Sunday, June 7, 2009

DTV Transition, T- Minus 5 Days And Counting…

Ok, so it’s finally here… again. This Friday, June 12th (barring any more government intervention), all full power television stations will cease analog broadcasting. This means that if you depend on an antenna for over the air reception, you’re going to need either a TV with a digital (ATSC) tuner, or a digital converter box for your old clunker, if you want to continue to watch your favorite shows.

Hopefully you’ve gotten your ducks in a row by now, but ready or not, there are a couple of things you should keep in mind as the winds of change blow through town this week.

First, even if the change doesn’t affect you, you should make sure that your elderly relatives and neighbors are all set. You know they can’t be missing Vanna, their world might implode, so do your part and help out.

Second, even if you’re already using a digital converter box, your work isn’t done. When the changeover happens you’re going to need to rescan your channels using your converter’s auto scan feature, because the “Great Channel Dance” is about to begin.

After the changeover, most stations will be received on new channel numbers. For instance, WHDH (7NBC) is normally received on channel 7 (analog), or channel 7-1 (digital). Likewise, its sister station WLVI (CW56) can normally be found on channel 56, or 56-1. As of next Friday, WHDH will be found on channel 42, and WLVI on 41. No need to look them all up or stress over it though. Just hit auto scan, and let technology work for you.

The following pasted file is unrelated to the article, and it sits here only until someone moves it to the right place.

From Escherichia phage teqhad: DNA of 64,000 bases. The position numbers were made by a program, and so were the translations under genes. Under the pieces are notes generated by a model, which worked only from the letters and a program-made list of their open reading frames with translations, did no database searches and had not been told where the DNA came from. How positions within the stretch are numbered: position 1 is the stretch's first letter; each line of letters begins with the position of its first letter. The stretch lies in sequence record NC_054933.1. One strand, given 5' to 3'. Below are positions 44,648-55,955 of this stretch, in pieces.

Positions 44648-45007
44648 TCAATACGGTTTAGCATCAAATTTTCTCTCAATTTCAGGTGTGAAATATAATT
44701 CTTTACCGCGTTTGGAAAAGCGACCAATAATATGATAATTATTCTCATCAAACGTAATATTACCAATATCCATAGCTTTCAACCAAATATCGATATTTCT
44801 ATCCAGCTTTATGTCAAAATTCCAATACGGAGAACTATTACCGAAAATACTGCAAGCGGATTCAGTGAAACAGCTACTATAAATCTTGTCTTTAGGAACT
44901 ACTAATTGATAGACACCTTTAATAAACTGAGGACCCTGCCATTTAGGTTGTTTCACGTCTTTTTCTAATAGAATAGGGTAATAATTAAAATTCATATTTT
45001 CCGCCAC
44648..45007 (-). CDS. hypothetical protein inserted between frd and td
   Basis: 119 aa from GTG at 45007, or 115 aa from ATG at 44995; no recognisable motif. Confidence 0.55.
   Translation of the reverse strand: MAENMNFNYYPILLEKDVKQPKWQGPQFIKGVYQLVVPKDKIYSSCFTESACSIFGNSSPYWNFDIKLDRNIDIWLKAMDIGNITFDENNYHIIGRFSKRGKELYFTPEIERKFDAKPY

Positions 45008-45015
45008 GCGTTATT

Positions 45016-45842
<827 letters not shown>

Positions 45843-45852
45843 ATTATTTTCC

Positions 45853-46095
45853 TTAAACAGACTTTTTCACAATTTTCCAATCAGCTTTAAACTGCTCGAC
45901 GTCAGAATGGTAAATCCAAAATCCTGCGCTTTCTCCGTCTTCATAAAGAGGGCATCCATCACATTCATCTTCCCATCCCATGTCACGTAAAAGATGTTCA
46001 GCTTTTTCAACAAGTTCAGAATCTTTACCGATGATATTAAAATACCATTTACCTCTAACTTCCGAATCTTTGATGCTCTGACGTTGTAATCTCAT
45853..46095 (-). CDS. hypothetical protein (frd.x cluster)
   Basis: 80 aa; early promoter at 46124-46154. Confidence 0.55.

That’s about it in a nutshell. If you still need help getting set up, or setting someone else up, or if you’re not sure if the change will effect you, be sure to check out The Switch to All Digital Broadcasting Is Coming, Will My TV Explode? , where we esplains it all, complete with links for converter coupons, plus the skinny on how this will eventually effect cable viewers also.

I’ve had a digital converter for a while now. I got the Winegard RCDT09A as a power failure backup for my portable TV, as it can operate on batteries, and also to use on the old 13” RCA I have in the pool house (How old is it, you ask? Well, I got it at Lechmere Sales, so it’s at least old enough to vote!). This weekend I finally hooked it up out there, and now instead of 4 fuzzy channels and 2 relatively clear ones, I get 16, and they’re all crystal clear. Plus I get cable comparable programming info from the converter’s guide function. So fear not, change is good.

That is all...

until Friday, anyways!

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